Last February, Assured Guaranty Municipal Corp. sued UBS Real Estate Securities Inc. for breach of contract, accusing the company of failing to meet obligations related to the pooling of residential mortgage-backed securities. As the case moved along, disputes arose over discovery and both sides filed motions to compel.
One of the discovery issues in dispute was the adequacy of the search terms that Assured proposed to apply to electronic documents. Ruling on this issue in a Nov. 21, 2012, memorandum, U.S. Magistrate Judge James C. Francis IV began by quoting the oft-cited words of another U.S. magistrate judge, John M. Facciola, in U.S. v. O’Keefe:
Whether search terms or ‘keywords’ will yield the information sought is a complicated question involving the interplay, at least, of the sciences of computer technology, statistics and linguistics. … Given this complexity, for lawyers and judges to dare opine that a certain search term or terms would be more likely to produce information than the terms that were used is truly to go where angels fear to tread.
Because neither party provided the expert affidavits that would have enabled him to decide on the most efficient search protocol, Judge Francis laid out three options for counsel:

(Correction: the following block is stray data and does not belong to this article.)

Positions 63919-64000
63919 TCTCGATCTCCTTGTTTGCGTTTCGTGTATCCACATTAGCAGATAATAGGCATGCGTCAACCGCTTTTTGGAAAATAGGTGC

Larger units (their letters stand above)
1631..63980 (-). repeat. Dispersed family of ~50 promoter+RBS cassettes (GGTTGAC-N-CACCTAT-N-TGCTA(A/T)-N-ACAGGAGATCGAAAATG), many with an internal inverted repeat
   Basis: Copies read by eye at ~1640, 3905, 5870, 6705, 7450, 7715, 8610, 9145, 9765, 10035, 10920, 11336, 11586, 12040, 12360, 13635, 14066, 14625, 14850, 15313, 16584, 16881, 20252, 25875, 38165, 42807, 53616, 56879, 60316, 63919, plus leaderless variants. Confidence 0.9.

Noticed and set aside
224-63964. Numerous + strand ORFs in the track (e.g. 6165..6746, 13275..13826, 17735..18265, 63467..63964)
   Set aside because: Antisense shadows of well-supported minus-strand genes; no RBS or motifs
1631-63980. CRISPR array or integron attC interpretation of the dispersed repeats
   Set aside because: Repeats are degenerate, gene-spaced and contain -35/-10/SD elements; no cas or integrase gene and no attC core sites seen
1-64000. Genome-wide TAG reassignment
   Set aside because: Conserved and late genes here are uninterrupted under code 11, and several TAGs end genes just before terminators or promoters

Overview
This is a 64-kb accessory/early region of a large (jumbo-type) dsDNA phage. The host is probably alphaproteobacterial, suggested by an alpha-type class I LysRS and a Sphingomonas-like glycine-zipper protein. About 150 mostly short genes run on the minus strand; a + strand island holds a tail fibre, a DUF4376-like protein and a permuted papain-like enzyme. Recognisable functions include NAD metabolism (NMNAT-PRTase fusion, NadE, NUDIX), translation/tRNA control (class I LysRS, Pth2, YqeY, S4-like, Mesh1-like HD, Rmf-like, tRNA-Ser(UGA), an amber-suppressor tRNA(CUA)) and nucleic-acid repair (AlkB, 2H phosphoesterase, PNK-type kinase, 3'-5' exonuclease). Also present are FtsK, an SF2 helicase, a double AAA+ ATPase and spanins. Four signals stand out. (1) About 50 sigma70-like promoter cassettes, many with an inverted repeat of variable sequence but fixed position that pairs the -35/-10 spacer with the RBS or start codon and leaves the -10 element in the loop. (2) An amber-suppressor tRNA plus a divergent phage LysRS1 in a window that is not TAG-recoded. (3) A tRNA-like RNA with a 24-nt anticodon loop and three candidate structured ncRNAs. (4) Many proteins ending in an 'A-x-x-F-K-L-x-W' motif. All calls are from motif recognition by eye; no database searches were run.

- They can cooperate (along with their technical consultants) and attempt to agree on an appropriate set of search criteria.
- They can refile a motion to compel, supported by expert testimony.
- Or, they can request the appointment of a neutral consultant who will design a search strategy.
Note that in each of the three options, Judge Francis requires that an expert be involved in any determination, even when both counsel come to an agreement out of court.
So, if counsel are required to consult an expert and if search creation and testing is truly an area where “angels fear to tread,” how do you make sure to select the right search expert for your case? Below are some tips you may find helpful in finding the right consultant.
E-Discovery Expert ≠ Search Expert
Electronic discovery is an extremely broad field of knowledge covering the entire gambit of the EDRM [link: http://www.edrm.net/resources/edrm-stages-explained]. While there may be a few e-discovery experts out there qualified to serve as search experts, Judge Franklin makes clear that the expert should have a solid understanding of the interplay between “the sciences of computer technology, statistics and linguistics.” In the world of academia, this field of study is referred to as “Information Retrieval” (IR). [link: http://en.wikipedia.org/wiki/Information_retrieval] Those specializing in IR seek to use searches to identify the relevant information from a larger sea of data. When selecting your expert, be sure she has expert knowledge in at least one of the areas of expertise listed by Franklin and foundational knowledge of the others. She should be able to understand how each science plays into the ultimate goal of creating defensible searches.
One Size Does Not Fit All